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The West of Scotland Stammering Network

James Stewart | 01.06.2013

In the first in a new series profiling self-help groups around the UK, we look at the network which runs currently the only group in Scotland for people who stammer, and which has recently gained charitable status. Chair James Stewart tells us about its activities.

The West of Scotland Stammering Network is a newly-formed charitable organisation which holds a monthly support group for adults who stammer in Glasgow. Following an online survey to establish demand for the setting up of a new group, twenty people confirmed interest. The survey also asked what people were looking for, and responses included: coping strategies, public speaking techniques, confidence-building, a chance to speak and share experiences in a safe environment, and an opportunity to make friends.

The first meeting took place in April 2012 and so far some of the topics we have looked at have included: desensitisation to stammering, block modification therapy and practical ways to cope with everyday difficult situations that having a stammer can cause. Life Coach Sue MacGillivary has run workshops on stress management and confidence-building, which have been very well received. Attendees travel in from Ayrshire, Lanarkshire and the Greater Glasgow and Clyde areas. The group was fully evaluated this March and 100% of respondents to our survey said it has been of benefit to them. It was also noted how members like the friendly and fun atmosphere at group meetings.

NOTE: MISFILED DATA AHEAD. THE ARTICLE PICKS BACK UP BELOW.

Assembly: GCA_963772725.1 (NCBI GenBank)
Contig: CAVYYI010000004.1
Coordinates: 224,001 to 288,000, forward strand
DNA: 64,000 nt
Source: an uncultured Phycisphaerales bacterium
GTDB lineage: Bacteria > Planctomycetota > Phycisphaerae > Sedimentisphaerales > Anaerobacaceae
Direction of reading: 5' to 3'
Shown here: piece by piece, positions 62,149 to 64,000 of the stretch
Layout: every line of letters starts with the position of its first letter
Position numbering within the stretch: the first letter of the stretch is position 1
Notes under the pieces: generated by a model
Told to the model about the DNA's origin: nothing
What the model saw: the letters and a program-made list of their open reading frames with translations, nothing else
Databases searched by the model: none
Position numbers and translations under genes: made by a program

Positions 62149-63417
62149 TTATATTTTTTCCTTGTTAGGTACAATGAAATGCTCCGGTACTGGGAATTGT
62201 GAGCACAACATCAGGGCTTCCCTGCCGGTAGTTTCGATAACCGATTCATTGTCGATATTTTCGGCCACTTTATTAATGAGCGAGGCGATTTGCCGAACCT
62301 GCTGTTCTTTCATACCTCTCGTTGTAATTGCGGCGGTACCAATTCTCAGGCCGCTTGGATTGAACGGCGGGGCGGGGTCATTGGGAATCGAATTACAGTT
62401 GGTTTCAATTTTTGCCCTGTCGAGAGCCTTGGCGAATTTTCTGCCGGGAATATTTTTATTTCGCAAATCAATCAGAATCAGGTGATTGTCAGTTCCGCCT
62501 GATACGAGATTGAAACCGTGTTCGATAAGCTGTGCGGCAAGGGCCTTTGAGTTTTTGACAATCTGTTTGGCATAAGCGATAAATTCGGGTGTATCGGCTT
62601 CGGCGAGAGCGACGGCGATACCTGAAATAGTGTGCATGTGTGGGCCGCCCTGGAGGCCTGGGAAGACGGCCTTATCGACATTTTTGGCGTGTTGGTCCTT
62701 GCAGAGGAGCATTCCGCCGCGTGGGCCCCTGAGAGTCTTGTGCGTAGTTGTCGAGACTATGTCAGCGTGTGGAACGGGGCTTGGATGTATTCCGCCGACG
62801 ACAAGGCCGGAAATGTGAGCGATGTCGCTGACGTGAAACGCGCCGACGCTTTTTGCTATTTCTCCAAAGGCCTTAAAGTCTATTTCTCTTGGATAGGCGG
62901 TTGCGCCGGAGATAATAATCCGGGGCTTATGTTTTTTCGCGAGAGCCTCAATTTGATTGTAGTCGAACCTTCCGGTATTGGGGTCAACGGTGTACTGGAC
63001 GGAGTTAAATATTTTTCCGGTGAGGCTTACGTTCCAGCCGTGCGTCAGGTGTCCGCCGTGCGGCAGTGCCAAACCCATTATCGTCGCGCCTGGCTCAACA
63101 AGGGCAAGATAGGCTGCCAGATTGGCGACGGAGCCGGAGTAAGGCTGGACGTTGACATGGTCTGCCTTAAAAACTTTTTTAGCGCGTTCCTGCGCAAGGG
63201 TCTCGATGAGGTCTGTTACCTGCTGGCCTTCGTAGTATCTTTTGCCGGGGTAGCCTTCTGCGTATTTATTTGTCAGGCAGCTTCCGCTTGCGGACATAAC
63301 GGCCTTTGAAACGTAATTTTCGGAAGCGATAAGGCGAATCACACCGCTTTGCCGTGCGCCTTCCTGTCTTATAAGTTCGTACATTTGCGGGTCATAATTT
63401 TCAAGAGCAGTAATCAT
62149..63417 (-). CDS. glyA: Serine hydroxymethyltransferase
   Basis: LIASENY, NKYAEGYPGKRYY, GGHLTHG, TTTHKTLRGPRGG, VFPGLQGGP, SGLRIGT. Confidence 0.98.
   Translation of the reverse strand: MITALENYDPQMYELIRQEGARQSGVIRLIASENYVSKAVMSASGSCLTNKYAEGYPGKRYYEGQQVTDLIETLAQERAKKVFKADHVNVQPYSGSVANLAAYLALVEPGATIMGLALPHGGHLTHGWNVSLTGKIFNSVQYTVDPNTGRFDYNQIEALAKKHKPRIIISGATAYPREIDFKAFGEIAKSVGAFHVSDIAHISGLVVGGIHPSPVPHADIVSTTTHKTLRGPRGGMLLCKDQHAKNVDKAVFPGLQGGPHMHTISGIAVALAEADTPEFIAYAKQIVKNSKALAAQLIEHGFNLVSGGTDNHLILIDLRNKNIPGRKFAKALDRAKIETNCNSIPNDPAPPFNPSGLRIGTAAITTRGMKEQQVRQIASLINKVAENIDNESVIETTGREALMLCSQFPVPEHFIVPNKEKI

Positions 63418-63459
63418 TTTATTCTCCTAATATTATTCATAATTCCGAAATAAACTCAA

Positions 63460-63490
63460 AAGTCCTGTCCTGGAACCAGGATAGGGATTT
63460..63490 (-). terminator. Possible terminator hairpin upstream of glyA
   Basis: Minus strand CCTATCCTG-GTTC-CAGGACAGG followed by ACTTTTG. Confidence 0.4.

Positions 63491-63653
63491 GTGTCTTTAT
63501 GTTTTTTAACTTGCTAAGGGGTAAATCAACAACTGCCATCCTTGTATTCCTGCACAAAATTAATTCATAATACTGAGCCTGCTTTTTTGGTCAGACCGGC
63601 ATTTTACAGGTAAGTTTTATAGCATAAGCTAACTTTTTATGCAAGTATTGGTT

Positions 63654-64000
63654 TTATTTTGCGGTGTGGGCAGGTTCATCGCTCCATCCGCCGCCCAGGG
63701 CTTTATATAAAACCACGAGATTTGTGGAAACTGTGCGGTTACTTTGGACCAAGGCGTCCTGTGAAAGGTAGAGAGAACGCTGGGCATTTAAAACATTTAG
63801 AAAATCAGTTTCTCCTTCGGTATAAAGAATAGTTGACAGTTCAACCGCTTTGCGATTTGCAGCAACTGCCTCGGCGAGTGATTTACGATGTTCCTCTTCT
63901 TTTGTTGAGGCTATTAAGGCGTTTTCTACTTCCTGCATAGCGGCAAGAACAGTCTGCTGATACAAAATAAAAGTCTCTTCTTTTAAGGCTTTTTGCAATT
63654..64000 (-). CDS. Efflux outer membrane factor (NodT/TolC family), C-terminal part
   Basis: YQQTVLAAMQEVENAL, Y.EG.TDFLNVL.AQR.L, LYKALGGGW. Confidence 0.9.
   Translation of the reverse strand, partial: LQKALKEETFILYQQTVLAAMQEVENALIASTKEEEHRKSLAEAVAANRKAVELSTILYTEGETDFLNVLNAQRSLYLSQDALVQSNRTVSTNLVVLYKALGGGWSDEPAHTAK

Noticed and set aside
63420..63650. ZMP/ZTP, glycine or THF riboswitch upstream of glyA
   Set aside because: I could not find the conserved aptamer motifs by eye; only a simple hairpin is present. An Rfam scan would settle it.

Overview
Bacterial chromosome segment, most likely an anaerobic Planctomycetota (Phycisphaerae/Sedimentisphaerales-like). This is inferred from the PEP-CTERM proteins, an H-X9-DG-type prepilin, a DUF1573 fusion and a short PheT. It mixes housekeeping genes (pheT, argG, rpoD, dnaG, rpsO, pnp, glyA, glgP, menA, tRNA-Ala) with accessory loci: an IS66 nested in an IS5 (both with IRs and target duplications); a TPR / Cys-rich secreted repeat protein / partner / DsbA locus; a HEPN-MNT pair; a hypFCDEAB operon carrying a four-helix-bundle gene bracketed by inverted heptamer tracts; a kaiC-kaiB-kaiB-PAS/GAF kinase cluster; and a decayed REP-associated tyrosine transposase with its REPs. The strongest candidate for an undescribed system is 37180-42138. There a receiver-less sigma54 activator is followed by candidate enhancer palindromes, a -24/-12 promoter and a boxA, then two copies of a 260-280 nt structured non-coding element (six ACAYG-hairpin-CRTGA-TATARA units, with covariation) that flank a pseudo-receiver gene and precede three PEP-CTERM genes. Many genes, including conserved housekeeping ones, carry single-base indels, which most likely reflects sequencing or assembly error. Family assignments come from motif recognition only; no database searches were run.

The organisation has received funding from the National Lottery, the Co-operative, BSA, the Glasgow Housing Association and Ignis Asset Management. Treasurer Lorna McIlreavey says, “The support from all our funders is fantastic; we are so grateful to them. We have also been lucky in having individuals raising funds for the group such as Heather Canning, who raised over £500 doing a 10k run. A relative of one group member even knitted scarves to sell at craft fairs. It just goes to show the support and goodwill there is out there.”

The organisation gained charitable status this year and held its first annual general meeting in June, at which a Management Committee of nine volunteers was put in place to run the charity. Ideally we want to set up more support groups across Scotland and run free workshops for people who stammer. After an excellent first year I’m really looking forward to the next, as I’m certain that with our motivated team of volunteers we can continue to reach out and help more people who stammer in Scotland.

For details of meetings, visit www.stammeringscotland.org, or BSA's page on Scottish self-help groups.


Group member Andrew Banford says:

“I went along to the first ever meeting in Glasgow. For me, it was the first time I ever encountered anyone else who had a stammer, let alone a room-full, and I was amazed. A room full of people who understood what I was going through, after spending my life thinking no-one understood; it was a very liberating experience. This is definitely a big factor in why I enjoy the meetings so much and find them so helpful. In one of the most enjoyable meetings to date we shared advice, feelings and techniques for dealing with common ordeals, from ordering a train ticket to answering the telephone, which was a really fun activity. After the meetings I always feel less anxious and don’t focus so much on trying not to stammer, and my speech has definitely improved as a consequence.”

From Speaking Out Summer 2013, p8